3. 3. Petrig BL, Riva CE, Hayreh SS (1999) Laser Doppler flowmetry and optic nerve head blood flow. Am J Ophthalmol 127: 413–425. pmid:10218694
  4. 4. Kiel JW, Shepherd AP (1992) Autoregulation of choroidal blood flow in the rabbit. Invest Ophthalmol Vis Sci 33: 2399–2410. pmid:1634337
  5. 5. Riva CE, Cranstoun SD, Mann RM, Barnes GE (1994) Local choroidal blood flow in the cat by laser Doppler flowmetry. Invest Ophthalmol Vis Sci 35: 608–618. pmid:8113011
  6. 6. Fitzgerald ME, Vana BA, Reiner A (1990) Control of choroidal blood flow by the nucleus of Edinger-Westphal in pigeons: a laser Doppler study. Invest Ophthalmol Vis Sci 31: 2483–2492. pmid:2265988
  7. 7. Riva CE, Pournaras CJ, Poitry-Yamate CL, Petrig BL (1990) Rhythmic changes in velocity, volume, and flow of blood in the optic nerve head tissue. Microvasc Res 40: 36–45. pmid:2144606
  8. 8. Hetu S, Pouliot M, Cordahi G, Couture R, Vaucher E (2013) Assessment of retinal and choroidal blood flow changes using laser Doppler flowmetry in rats. Curr Eye Res 38: 158–167. doi: 10.3109/02713683.2012.723296. pmid:22992205
  9. 9. Cheng H, Duong TQ (2007) Simplified laser-speckle-imaging analysis method and its application to retinal blood flow imaging. Opt Lett 32: 2188–2190. pmid:17671579
  10. 10. Choi W, Baumann B, Liu JJ, Clermont AC, Feener EP, Duker JS et al. (2012) Measurement of pulsatile total blood flow in the human and rat retina with ultrahigh speed spectral/Fourier domain OCT. Biomed Opt Express 3: 1047–1061. doi: 10.1364/BOE.3.001047. pmid:22567595
  11. 11. Zhi Z, Cepurna W, Johnson E, Shen T, Morrison J, Ruikang KW. (2011) Volumetric and quantitative imaging of retinal blood flow in rats with optical microangiography. Biomed Opt Express 2: 579–591. doi: 10.1364/BOE.2.000579. pmid:21412463
  12. 12. Li Y, Cheng H, Duong TQ (2008) Blood-flow magnetic resonance imaging of the retina. Neuroimage 39: 1744–1751. pmid:18063388
  13. 13. Lorentz K, Zayas-Santiago A, Tummala S, Kang Derwent JJ (2008) Scanning laser ophthalmoscope-particle tracking method to assess blood velocity during hypoxia and hyperoxia. Adv Exp Med Biol 614: 253–261. doi: 10.1007/978-0-387-74911-2_29. pmid:18290336
  14. 14. Tsujikawa A, Kiryu J, Nonaka A, Yamashiro K, Ogura Y, Honda Y. (2000) Reproducibility of scanning laser Doppler flowmetry in the rat retina and optic nervehead. Jpn J Ophthalmol 44: 257–262. pmid:10913644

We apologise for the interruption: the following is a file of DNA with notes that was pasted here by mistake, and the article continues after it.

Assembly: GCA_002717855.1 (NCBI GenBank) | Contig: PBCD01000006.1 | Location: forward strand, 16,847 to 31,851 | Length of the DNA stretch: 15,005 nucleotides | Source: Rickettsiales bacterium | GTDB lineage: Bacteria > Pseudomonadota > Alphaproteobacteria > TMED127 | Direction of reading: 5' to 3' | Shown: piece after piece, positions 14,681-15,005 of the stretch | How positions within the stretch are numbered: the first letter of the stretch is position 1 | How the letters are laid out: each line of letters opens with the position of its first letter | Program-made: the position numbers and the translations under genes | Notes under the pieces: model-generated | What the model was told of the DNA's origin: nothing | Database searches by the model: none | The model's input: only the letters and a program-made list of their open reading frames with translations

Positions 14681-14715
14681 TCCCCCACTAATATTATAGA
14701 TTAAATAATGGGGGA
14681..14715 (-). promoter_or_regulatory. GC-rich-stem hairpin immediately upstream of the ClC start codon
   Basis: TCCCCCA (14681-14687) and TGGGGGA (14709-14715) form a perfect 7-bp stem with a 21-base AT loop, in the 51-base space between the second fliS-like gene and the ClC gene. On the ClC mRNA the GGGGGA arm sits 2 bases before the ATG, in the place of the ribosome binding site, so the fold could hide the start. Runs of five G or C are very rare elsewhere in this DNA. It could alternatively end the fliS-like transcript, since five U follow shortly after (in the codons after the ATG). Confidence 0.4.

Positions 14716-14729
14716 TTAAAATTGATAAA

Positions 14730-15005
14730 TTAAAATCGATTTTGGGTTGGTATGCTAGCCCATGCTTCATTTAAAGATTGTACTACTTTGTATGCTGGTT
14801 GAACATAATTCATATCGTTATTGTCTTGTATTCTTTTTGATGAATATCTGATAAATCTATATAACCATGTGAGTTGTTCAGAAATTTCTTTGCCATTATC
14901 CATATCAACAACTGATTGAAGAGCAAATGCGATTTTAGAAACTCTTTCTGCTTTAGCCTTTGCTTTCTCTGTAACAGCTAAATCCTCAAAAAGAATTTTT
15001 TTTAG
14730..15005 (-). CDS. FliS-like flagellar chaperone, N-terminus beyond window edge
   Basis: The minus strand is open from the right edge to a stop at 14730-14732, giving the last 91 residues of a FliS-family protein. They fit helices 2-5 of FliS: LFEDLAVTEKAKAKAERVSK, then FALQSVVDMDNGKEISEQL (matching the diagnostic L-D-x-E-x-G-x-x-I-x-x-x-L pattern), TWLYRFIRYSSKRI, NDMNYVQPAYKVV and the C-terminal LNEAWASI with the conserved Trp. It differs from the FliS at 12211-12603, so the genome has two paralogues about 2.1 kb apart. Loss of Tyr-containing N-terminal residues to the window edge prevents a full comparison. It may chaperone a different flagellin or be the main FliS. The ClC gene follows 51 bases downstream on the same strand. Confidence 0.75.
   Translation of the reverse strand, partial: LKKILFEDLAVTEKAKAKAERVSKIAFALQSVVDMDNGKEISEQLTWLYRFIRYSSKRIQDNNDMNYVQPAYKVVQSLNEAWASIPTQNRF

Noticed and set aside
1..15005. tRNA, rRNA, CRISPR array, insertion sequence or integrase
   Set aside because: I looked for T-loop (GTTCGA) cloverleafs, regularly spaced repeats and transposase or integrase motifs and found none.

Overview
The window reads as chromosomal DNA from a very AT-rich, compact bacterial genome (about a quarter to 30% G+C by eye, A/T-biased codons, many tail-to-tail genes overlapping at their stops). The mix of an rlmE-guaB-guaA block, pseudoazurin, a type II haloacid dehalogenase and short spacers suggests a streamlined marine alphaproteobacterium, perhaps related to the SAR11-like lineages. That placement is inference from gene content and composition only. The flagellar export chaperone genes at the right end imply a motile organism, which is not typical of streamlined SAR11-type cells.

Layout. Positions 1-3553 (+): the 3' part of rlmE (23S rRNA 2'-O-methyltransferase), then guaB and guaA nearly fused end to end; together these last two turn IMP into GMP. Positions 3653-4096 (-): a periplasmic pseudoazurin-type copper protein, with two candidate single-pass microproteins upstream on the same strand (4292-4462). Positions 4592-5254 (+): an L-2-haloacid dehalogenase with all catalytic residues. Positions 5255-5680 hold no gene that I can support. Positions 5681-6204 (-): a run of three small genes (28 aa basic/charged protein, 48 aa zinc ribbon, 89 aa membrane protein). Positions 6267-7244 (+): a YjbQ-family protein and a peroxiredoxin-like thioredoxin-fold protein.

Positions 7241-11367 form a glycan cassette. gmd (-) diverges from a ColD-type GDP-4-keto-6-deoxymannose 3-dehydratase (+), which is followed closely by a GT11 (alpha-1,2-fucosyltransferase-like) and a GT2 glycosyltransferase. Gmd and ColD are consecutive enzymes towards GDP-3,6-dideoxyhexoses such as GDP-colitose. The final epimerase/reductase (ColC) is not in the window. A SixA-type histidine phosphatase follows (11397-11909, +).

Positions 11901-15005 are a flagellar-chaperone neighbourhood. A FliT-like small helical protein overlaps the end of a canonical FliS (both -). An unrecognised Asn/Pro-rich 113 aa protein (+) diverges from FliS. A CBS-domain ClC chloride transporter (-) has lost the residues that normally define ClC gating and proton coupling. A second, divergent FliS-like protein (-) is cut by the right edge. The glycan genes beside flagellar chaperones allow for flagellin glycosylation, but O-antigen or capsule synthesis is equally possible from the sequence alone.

15. 15. Strohmaier C, Werkmeister RM, Bogner B, Runge C, Schroedl F, Brandtner H et al. A novel, microscope based, non-invasive laser Doppler flowmeter for choroidal blood flow assessment. Exp Eye Res 92: 545–551. doi: 10.1016/j.exer.2011.03.014. pmid:21443871
  16. 16. Reiner A, Li C, Del Mar N, Fitzgerald ME (2010) Choroidal blood flow compensation in rats for arterial blood pressure decreases is neuronal nitric oxide-dependent but compensation for arterial blood pressure increases is not. Exp Eye Res 90: 734–741. doi: 10.1016/j.exer.2010.03.006. pmid:20302861
  17. 17. O'Brien C, Kelly PA, Ritchie IM (1997) Effect of chronic inhibition of nitric oxide synthase on ocular blood flow and glucose metabolism in the rat. Br J Ophthalmol 81: 68–71. pmid:9135412
  18. 18. Pouliot M, Deschenes MC, Hetu S, Chemtob S, Lesk MR, Couture R et al. (2009) Quantitative and regional measurement of retinal blood flow in rats using N-isopropyl-p-[14C]-iodoamphetamine ([14C]-IMP). Exp Eye Res 89: 960–966. doi: 10.1016/j.exer.2009.08.005. pmid:19698709
  19. 19. Wang L, Fortune B, Cull G, McElwain KM, Cioffi GA (2007) Microspheres method for ocular blood flow measurement in rats: size and dose optimization. Exp Eye Res 84: 108–117. pmid:17069799
  20. 20. Geiser MH, Truffer F, Evequoz H, Khayi H, Mottet B, Chiquet C. (2013) Schlieren laser Doppler flowmeter for the human optical nerve head with the flicker stimuli. J Biomed Opt 18: 127001. doi: 10.1117/1.JBO.18.12.127001. pmid:24296999
  21. 21. Chiquet C, Lacharme T, Riva C, Almanjoumi A, Aptel F, Khayi H et al. (2014) Continuous response of optic nerve head blood flow to increase of arterial blood pressure in humans. Invest Ophthalmol Vis Sci 55: 485–491. doi: 10.1167/iovs.13-12975. pmid:24355824
  22. 22. Campbell MC, Hughes A (1981) An analytic, gradient index schematic lens and eye for the rat which predicts aberrations for finite pupils. Vision Res 21: 1129–1148. pmid:7314492